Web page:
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    \$\begingroup\$ @Bash it's fine to leave your answer up. The way our answers are worded differently might help someone more than my answer. Your answer is accepted by the OP because it helped him better, so definitely valuable \$\endgroup\$ – David Coffron Feb 15 at 16:51
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While I wouldn't allow it if I was your DM (though I'd allow the mage to quaff a fire resistance potion and cast a fireball inside your belly), I think one may be able to do that in the strictest, most perverse sense of the rules. Personally, I find such interpretations uncool, as they're not the kind of thing that enhance player experience. But I think it's arguably a legitimate interpretation.

My reasoning why it might be allowable is that the wording of the spell says "from your pointing finger to a point you choose within range". It doesn't say "target", it doesn't say "clear path", it doesn't say "...that you see", nothing of that kind. It doesn't say that the flash streaks in a straight path either, so it could very well go around corners. Or, up the esophagus and out the mouth.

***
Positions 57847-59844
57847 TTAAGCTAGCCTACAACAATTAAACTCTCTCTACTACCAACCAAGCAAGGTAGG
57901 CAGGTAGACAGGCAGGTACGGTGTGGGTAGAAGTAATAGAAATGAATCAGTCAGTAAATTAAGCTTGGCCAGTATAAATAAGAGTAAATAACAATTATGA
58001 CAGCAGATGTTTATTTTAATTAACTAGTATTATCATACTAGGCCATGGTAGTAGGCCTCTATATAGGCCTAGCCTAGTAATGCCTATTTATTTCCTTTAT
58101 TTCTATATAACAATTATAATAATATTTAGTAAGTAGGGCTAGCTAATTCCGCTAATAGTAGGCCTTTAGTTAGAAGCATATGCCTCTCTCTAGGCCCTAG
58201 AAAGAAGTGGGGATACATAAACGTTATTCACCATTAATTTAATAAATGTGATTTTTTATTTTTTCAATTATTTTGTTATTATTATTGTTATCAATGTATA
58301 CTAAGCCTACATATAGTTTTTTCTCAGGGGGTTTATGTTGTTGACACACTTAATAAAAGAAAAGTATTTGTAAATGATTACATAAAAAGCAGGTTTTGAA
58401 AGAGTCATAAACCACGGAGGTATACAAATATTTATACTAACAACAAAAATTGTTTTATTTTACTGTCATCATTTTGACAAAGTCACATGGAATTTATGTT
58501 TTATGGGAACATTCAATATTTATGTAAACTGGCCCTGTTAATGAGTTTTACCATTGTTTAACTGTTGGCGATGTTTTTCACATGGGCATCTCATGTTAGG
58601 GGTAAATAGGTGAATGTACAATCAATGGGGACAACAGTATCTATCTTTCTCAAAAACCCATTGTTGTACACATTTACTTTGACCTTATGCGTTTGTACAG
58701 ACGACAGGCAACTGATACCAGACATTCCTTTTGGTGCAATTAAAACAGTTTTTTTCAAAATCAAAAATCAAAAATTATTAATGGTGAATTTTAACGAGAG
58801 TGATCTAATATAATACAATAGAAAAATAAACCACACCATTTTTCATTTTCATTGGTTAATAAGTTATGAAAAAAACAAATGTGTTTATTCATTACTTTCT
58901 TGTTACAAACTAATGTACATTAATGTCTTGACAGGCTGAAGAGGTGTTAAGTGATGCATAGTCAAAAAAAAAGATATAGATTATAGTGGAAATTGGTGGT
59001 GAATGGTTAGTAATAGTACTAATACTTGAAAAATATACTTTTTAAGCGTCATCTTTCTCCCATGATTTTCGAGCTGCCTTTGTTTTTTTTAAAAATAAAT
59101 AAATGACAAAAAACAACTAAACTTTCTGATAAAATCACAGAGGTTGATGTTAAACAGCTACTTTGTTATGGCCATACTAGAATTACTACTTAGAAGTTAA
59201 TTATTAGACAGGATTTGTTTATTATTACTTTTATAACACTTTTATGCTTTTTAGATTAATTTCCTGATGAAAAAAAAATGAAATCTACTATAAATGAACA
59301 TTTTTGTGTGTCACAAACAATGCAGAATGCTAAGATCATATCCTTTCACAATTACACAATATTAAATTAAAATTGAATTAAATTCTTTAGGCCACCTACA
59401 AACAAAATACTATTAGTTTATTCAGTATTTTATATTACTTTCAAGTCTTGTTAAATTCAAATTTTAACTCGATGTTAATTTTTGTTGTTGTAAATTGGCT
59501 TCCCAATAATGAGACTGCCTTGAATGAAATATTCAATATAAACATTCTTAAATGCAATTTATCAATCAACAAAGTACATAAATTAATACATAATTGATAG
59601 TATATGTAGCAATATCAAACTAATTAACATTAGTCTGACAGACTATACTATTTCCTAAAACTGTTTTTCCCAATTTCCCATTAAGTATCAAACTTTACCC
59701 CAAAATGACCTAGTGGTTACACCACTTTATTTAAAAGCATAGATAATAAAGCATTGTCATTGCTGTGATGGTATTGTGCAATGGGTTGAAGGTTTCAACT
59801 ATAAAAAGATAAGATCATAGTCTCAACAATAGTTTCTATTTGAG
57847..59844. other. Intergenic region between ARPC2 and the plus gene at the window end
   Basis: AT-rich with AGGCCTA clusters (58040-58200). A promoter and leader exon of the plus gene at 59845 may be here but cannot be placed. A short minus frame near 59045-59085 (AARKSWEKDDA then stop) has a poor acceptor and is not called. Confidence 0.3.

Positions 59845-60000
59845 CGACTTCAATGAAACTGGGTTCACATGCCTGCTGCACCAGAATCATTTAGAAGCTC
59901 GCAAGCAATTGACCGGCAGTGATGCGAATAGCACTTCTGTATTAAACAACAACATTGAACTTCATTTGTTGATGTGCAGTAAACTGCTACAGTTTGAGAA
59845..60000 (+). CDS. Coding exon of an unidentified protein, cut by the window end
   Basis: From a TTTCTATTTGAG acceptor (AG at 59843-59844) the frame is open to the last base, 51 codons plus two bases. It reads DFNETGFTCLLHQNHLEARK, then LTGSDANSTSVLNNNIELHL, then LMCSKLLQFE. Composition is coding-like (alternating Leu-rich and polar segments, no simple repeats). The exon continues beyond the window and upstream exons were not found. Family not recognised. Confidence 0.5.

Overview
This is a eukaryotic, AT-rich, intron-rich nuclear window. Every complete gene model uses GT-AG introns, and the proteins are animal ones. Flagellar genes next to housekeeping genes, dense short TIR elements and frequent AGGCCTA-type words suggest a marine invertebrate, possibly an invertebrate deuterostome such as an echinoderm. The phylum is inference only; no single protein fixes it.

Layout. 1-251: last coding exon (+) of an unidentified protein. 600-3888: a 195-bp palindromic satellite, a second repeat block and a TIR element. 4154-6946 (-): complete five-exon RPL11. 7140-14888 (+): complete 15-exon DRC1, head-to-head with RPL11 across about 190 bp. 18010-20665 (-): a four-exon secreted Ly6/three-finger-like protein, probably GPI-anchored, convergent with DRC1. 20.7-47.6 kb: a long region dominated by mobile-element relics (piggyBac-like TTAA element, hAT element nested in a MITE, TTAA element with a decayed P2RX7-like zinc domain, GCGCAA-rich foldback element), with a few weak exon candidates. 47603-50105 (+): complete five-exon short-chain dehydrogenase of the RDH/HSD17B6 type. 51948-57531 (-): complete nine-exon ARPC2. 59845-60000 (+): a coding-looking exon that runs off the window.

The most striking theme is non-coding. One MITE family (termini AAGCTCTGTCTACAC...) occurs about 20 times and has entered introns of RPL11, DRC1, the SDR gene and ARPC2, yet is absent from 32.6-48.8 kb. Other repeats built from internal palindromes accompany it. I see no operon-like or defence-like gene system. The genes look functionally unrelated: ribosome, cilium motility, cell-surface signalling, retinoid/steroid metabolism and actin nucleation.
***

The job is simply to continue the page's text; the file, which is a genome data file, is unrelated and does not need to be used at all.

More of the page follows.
All it basically says is: you point somewhere (and presumably have a concrete idea where you want "somewhere" to be, i.e. how far away), and that's it.
Since it doesn't say target, rules for targetting something don't apply in the strictest sense, so full cover doesn't apply. As long as you can point a finger, well, you can point a finger into the dark and unknown. Targets become targets if and only if they are within the blast.

Older editions of D&D explicitly said "determine the range (distance and height) at which the fireball is to burst". This makes it even more explicit that you don't target something or someone, but just choose a direction (by pointing) and a range (those old rules did however mention impact with a solid obstacle, but Q says the streak came out of the mouth, so that could arguably work).

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    \$\begingroup\$ "It doesn't say "target", it doesn't say "clear path"," - ...Except that it still follows all the rules for spells, including the one that requires a clear path to the target: "To target something, you must have a clear path to it, so it can't be behind total cover. If you place an area of effect at a point that you can't see and an obstruction, such as a wall, is between you and that point, the point of origin comes into being on the near side of that obstruction." \$\endgroup\$ – V2Blast Feb 14 at 10:02